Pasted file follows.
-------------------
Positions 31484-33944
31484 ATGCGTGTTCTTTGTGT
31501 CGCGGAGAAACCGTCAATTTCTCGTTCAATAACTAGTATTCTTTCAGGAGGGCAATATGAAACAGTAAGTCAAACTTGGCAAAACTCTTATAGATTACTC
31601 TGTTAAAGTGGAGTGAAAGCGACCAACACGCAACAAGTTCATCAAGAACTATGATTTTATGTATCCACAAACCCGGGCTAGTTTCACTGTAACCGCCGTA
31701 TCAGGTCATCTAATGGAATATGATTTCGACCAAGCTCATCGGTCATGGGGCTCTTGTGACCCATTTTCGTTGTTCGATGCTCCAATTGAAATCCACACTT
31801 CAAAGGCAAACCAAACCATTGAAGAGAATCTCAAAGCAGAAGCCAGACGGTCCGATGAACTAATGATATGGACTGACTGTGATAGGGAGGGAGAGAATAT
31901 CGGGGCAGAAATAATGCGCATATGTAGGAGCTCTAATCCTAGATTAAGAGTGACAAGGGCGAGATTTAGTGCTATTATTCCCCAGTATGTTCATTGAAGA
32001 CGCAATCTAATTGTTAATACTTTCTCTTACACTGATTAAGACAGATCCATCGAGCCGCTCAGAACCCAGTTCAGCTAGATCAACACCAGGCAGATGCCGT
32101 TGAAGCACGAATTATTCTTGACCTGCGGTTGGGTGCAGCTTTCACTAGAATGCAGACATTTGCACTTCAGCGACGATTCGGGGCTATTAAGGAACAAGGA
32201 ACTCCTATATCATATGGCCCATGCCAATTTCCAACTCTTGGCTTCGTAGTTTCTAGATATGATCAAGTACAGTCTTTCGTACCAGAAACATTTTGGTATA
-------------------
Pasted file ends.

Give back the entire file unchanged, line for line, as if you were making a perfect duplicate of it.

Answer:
Positions 31484-33944
31484 ATGCGTGTTCTTTGTGT
31501 CGCGGAGAAACCGTCAATTTCTCGTTCAATAACTAGTATTCTTTCAGGAGGGCAATATGAAACAGTAAGTCAAACTTGGCAAAACTCTTATAGATTACTC
31601 TGTTAAAGTGGAGTGAAAGCGACCAACACGCAACAAGTTCATCAAGAACTATGATTTTATGTATCCACAAACCCGGGCTAGTTTCACTGTAACCGCCGTA
31701 TCAGGTCATCTAATGGAATATGATTTCGACCAAGCTCATCGGTCATGGGGCTCTTGTGACCCATTTTCGTTGTTCGATGCTCCAATTGAAATCCACACTT
31801 CAAAGGCAAACCAAACCATTGAAGAGAATCTCAAAGCAGAAGCCAGACGGTCCGATGAACTAATGATATGGACTGACTGTGATAGGGAGGGAGAGAATAT
31901 CGGGGCAGAAATAATGCGCATATGTAGGAGCTCTAATCCTAGATTAAGAGTGACAAGGGCGAGATTTAGTGCTATTATTCCCCAGTATGTTCATTGAAGA
32001 CGCAATCTAATTGTTAATACTTTCTCTTACACTGATTAAGACAGATCCATCGAGCCGCTCAGAACCCAGTTCAGCTAGATCAACACCAGGCAGATGCCGT
32101 TGAAGCACGAATTATTCTTGACCTGCGGTTGGGTGCAGCTTTCACTAGAATGCAGACATTTGCACTTCAGCGACGATTCGGGGCTATTAAGGAACAAGGA
32201 ACTCCTATATCATATGGCCCATGCCAATTTCCAACTCTTGGCTTCGTAGTTTCTAGATATGATCAAGTACAGTCTTTCGTACCAGAAACATTTTGGTATA